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6 of 6 people found the following review helpful
5.0 out of 5 stars Ninety-One Nuggets for Narrative Journalists
Archilochus tells us that "[t]he fox knows many things; the hedgehog knows one big thing." Conventional wisdom is that the hedgehog's big-vision approach always wins the day. But this book convinces us that the narrative journalist is a different animal. These writers are foxes, crafting their success from little tips, tricks and bits of wisdom gathered along the way...
Published on 8 Jun 2011 by John M. Ford

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1 of 1 people found the following review helpful
3.0 out of 5 stars Understanding the media
This is a handy book for non-fiction writers, and also readers generally.
Its potential scope and application is far broader than journalism - it is filled with pointers and advice for people starting out in non-fiction writing, from freelance work through to memoirs and history, showing how to get a different angle on presenting the subject. Post-graduate students...
Published on 5 July 2012 by Christopher H


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6 of 6 people found the following review helpful
5.0 out of 5 stars Ninety-One Nuggets for Narrative Journalists, 8 Jun 2011
By 
John M. Ford "johnDC" (near DC, MD USA) - See all my reviews
(TOP 500 REVIEWER)   
This review is from: Telling True Stories: A Nonfiction Writers' Guide from the Nieman Foundation at Harvard University (Paperback)
Archilochus tells us that "[t]he fox knows many things; the hedgehog knows one big thing." Conventional wisdom is that the hedgehog's big-vision approach always wins the day. But this book convinces us that the narrative journalist is a different animal. These writers are foxes, crafting their success from little tips, tricks and bits of wisdom gathered along the way. Such morsels need to be shared in the same snippety fashion, not force-fitted into some grand unified theory of good writing. This book gets it right.

Mark Kramer and Wendy Call have assembled 91 chapters of advice about writing from 51 working authors and editors. This advice is backed up by the contributors' hard-won experience and by a generous bibliography of books and web sites that contain exemplary writings and yet more writing advice. It is presented in the easily-digestible form of brief chapters that focus on one or two aspects of reporting and writing. Kramer and Call briefly introduce each of the book's nine sections then stand aside so we can hear the contributors' voices. Readers will differ in what helps them the most--there is much to choose from.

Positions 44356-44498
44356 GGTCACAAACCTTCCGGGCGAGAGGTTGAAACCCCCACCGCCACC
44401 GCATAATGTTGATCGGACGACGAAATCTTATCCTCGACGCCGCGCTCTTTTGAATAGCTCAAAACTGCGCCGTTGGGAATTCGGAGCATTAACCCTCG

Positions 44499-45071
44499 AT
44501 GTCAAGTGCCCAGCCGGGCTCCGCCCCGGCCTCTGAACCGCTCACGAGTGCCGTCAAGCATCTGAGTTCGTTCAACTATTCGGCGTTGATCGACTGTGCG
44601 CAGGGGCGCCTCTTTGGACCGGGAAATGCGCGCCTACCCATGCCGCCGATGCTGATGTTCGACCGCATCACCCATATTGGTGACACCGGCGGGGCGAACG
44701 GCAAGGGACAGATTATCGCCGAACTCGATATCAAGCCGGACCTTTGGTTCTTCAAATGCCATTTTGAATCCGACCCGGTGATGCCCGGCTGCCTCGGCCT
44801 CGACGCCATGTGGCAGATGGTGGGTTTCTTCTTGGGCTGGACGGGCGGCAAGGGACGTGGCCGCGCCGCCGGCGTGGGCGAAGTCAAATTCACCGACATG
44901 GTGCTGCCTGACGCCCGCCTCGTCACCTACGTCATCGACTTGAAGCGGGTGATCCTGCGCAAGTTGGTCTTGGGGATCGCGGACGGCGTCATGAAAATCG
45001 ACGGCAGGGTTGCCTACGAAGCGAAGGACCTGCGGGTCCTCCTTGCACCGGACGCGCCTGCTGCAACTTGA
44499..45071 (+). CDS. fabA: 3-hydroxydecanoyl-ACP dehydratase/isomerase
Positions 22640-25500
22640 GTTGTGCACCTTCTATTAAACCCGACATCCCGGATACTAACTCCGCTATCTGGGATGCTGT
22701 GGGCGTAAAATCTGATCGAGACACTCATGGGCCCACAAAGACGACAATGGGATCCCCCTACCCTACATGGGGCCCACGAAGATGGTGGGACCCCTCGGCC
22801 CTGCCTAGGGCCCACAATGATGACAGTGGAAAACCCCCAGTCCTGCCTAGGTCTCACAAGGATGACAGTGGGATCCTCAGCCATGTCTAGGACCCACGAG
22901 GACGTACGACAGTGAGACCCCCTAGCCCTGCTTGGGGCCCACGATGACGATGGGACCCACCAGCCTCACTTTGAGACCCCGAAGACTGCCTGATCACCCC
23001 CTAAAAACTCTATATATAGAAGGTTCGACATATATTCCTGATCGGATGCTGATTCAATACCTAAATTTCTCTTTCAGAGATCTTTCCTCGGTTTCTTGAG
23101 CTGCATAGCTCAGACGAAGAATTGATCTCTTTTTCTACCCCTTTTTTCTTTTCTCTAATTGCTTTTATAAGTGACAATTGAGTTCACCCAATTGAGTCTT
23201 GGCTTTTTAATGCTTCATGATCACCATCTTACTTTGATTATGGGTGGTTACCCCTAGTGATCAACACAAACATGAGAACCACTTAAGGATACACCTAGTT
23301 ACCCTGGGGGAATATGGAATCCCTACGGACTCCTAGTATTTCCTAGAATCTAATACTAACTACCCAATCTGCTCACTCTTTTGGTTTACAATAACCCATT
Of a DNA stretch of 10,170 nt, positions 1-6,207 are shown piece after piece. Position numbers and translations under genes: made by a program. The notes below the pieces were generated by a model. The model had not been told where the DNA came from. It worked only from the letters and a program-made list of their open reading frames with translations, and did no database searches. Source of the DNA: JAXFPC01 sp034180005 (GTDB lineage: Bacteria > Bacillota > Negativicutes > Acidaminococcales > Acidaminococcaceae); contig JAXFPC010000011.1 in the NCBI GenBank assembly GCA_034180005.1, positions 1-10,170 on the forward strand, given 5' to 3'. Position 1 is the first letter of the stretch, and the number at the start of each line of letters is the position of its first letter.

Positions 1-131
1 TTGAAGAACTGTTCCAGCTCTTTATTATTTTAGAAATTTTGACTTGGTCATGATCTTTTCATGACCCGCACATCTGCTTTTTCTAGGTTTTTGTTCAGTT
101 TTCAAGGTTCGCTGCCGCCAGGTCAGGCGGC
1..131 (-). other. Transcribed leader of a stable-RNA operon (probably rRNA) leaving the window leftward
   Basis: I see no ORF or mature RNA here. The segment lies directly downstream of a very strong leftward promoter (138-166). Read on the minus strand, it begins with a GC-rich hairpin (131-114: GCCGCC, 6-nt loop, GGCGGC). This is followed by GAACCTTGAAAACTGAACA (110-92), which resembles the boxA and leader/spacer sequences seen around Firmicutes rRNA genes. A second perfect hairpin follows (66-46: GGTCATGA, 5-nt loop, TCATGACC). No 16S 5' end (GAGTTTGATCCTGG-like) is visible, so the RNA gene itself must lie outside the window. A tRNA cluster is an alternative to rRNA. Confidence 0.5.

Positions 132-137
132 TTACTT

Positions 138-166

Five contributions that I found particularly valuable:

Mark Kramer speaks as a writer in "Reporting for Narrative: Ten Tips." He describes how to balance background research between the extremes of too little and too much.

Isabel Wilkerson's "Interviewing: Accelerated Intimacy" teaches how to establish rapport with sources and hear their stories--while maintaining enough distance to report them.

Roy Peter Clark's "Ladder of Abstraction" shows how to describe concrete details of people's lives, connect them to larger themes, and avoid the deadly region of "middle abstraction" that alienates readers.

Jack Hart's "Narrative Distance" illustrates how to psychologically "place" the viewpoint of a story's narrator--and shift this perspective to guide the reader through a story.

Susan Orlean's "On Voice" describes the self-analysis and authenticity necessary to each writer's unique verbal style. Its development cannot be rushed--or faked.

I strongly recommend this book to anyone who writes to an audience and wants to do it better. It is dead-on-target for you if you work in narrative journalism. If you do not, there are still lessons to improve your writing. Kramer and Call remind us that "[w]riting well is difficult, even excruciating, and demands courage, patience, humility, erudition, savvy, stubbornness, wisdom, and aesthetic sense--all summoned at your lonely desk." I like writing at my lonely desk--and I like having this book so I don't have to learn everything the hard way.
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1 of 1 people found the following review helpful
3.0 out of 5 stars Understanding the media, 5 July 2012
By 
Christopher H (Keilor, Australia) - See all my reviews
(TOP 1000 REVIEWER)   
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This review is from: Telling True Stories: A Nonfiction Writers' Guide from the Nieman Foundation at Harvard University (Paperback)
This is a handy book for non-fiction writers, and also readers generally.
Its potential scope and application is far broader than journalism - it is filled with pointers and advice for people starting out in non-fiction writing, from freelance work through to memoirs and history, showing how to get a different angle on presenting the subject. Post-graduate students will find some of the suggestions very useful.
There is also a long section dealing with the ethical dimensions of non-fiction writing, raising issues that authors to need consider.
But even if you are not in the profession of writing, it is a useful primer to understand the approaches journalists take, how they structure or style their material, means they use to hook you in and implicitly push a viewpoint.
Then again some pieces are simply a stimulating and informative read: including Jack Hart on the history of narrative reporting, Anne Hull on working in the field, Malcolm Gladwell on profiles, Alma Guillermoprieto on Truth versus Story, Jill Lepore on flaws in writing history, Tom Wolfe on the emotional core of good journalism.
These pieces, and many more, lead me to look at journalism with a more discerning eye.
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